Aftercare and development of Bonsai
While understanding the fact we need to water, feed and repot from time to time, the most important aspect of Bonsai and Penjing care is the maintenance or ongoing after care.
- Wiring a tree and unwiring is a regular event and takes place in most species once a year and sometimes twice in warmer countries with different and fast growing species.
- Checking wires to ensure that it is not biting onto the structure is an ongoing and daily chore.
- Cutting the wire off stage by stage is necessary-usually from the strongest parts first such as apex, tips of branches etc.
- A regime of correct feeding will need to take place to make sure that the tree is healthy.
- Checking for insects is an ongoing and daily part of the cycle which will include a soil drench to combat sub surface pests.
- Turning the tree around every week to make sure that equal growth is happening.
- Removing moss from lower trunk area and nebari-surface roots. Both to stop dampness on the bark and insects being harboured in that area.
- Weed removal is also a weekly chore and this is important to increase the amount of food available to the tree rather than the weeds.
- Placement through the year to either gain light or reduce light such as in mid summer days when the trees may need some shade.
- Constant pruning of tops unless growing onto a shape. Tip pruning is to encourage new twigs and so increase ramification or twig structure development.
- Taking photographs twice a year, in leaf and out of leaf if a deciduous tree. This is to let you see the development of the tree.
- Protection in cooler climates over winter or on high elevations on cooler climates throughout the year where frost can hit any time in the year.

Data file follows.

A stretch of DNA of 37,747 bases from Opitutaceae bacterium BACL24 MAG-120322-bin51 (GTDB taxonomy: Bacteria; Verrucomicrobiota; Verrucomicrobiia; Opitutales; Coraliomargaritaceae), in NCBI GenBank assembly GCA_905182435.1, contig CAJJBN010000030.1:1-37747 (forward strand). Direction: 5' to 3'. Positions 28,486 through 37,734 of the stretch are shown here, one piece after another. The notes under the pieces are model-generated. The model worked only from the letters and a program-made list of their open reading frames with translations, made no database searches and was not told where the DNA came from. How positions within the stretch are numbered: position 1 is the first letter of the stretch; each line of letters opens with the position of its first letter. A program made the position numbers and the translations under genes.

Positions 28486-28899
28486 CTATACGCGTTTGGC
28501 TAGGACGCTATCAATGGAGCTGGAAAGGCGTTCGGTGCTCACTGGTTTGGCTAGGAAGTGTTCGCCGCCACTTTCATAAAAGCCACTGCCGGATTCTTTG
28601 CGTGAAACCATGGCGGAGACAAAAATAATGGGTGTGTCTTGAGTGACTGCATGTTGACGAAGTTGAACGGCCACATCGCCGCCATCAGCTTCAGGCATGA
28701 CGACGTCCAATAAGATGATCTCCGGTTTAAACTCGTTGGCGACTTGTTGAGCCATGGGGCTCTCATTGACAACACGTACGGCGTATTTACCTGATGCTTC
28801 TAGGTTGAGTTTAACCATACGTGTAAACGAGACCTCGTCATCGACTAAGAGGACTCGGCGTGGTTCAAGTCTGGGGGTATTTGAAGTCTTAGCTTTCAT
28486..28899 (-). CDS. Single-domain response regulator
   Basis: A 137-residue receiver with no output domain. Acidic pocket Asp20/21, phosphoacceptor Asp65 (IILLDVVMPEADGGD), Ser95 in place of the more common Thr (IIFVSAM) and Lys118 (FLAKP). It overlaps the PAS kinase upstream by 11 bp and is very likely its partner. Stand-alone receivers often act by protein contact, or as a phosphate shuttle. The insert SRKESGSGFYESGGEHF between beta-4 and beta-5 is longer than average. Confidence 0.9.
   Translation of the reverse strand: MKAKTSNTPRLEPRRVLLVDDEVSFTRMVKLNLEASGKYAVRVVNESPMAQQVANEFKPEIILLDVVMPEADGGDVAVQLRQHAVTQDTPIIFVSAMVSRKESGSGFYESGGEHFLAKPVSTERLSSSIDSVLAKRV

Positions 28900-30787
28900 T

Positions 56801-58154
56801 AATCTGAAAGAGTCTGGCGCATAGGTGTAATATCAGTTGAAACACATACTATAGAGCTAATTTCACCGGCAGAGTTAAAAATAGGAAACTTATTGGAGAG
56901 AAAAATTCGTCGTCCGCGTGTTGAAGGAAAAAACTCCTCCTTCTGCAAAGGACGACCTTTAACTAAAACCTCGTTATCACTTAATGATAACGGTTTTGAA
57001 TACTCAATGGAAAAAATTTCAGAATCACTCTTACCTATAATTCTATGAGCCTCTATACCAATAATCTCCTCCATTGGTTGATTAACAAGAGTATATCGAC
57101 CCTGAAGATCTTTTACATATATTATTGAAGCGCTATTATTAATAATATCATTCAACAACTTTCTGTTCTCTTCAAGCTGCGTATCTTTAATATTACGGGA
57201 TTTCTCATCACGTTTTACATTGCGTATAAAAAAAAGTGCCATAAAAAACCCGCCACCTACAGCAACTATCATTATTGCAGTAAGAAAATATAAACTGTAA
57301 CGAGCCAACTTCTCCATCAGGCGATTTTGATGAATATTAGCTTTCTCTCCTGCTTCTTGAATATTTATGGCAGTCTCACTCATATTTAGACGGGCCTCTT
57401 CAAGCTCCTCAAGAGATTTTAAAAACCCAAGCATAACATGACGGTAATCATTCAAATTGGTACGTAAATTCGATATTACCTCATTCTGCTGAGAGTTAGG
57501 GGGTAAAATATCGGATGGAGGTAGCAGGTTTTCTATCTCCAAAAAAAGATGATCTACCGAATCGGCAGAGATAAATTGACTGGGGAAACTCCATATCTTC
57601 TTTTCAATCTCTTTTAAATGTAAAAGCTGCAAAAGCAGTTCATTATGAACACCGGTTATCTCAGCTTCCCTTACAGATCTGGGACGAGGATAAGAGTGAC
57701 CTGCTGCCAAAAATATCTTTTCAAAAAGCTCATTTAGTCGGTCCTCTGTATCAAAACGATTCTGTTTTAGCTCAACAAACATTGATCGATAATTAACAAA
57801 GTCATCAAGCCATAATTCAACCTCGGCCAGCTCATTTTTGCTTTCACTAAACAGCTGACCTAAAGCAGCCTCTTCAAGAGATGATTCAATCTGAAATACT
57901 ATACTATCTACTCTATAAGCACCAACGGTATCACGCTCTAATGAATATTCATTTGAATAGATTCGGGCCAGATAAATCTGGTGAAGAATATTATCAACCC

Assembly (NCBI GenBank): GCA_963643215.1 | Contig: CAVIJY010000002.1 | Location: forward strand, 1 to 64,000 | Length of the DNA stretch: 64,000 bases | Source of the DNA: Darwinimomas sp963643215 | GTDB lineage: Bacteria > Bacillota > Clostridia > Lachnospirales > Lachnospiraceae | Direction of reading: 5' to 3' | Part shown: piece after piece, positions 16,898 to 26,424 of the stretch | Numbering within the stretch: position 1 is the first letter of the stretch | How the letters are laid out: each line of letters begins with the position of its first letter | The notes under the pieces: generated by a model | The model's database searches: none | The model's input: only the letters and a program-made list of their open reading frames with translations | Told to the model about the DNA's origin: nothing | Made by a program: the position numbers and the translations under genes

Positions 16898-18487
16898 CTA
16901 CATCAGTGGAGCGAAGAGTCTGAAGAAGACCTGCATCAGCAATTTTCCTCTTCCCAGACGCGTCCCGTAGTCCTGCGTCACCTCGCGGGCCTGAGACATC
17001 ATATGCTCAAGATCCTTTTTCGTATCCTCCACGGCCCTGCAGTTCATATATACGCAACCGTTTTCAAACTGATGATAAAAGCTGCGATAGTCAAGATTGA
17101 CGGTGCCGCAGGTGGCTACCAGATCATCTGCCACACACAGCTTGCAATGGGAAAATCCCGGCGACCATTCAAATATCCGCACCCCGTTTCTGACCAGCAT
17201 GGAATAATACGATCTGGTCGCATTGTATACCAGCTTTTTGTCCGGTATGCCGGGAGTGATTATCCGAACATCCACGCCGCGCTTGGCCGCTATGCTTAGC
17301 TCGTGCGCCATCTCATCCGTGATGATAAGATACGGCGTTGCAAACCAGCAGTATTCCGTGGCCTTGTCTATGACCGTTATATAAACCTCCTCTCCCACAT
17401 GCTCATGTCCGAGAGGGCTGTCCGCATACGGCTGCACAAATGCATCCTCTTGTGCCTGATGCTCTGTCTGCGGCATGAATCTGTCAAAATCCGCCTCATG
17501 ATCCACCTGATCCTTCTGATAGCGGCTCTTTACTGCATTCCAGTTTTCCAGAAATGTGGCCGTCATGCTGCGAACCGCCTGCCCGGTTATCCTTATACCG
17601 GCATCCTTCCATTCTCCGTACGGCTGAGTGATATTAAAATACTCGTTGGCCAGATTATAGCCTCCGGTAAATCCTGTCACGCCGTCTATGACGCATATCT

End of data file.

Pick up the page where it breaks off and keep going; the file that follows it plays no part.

Article written by Craig Coussins and from his fourth book, Bonsai Masterclass-available from Amazon.
Craig Coussins designs a Hinoki Cypress
It does not matter what the tree is that you design but this example shows the potential of a basic garden plant into a Bonsai.
Hinoki Cypress-Chamaecyparis obtusa. This was designed at the Mid Atlantic Bonsai Societies. The bush was grown as a garden plant but was purchased to make a Bonsai. I spent the previous day preparing the tree, wiring all the branches etc, which left me time to explain what I was doing and how I was to do it. I believe that many potentially good Bonsai are lost when not enough effort is put into the demonstration. When I am privileged to be invited for a major event I insist on getting the previous day to prep large material and take the time to study it. Its not about showing off and making a bonsai suddenly appear in an hour. Its about creating art and making sure that it stays alive at the end of it. Perhaps entertaining my audience as well. Cant do those if I am not sure what I want to do with the material. I enjoy finding the tree in the wood!
New post, "Bonsai Care Tips" – http://bit.ly/a0fcPL
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Hi,Fantastic blog dude! i am Fed up with using RSS feeds and do you use twitter?so i can follow you there:D.
PS:Have you thought putting video to your blog to keep the readers more interested?I think it works., Kellee Usack
I like it. I have a hinoki cypress planted in the garden which I hope will thicken up a bit in the next few years and then I hope to create a bonsai out of it.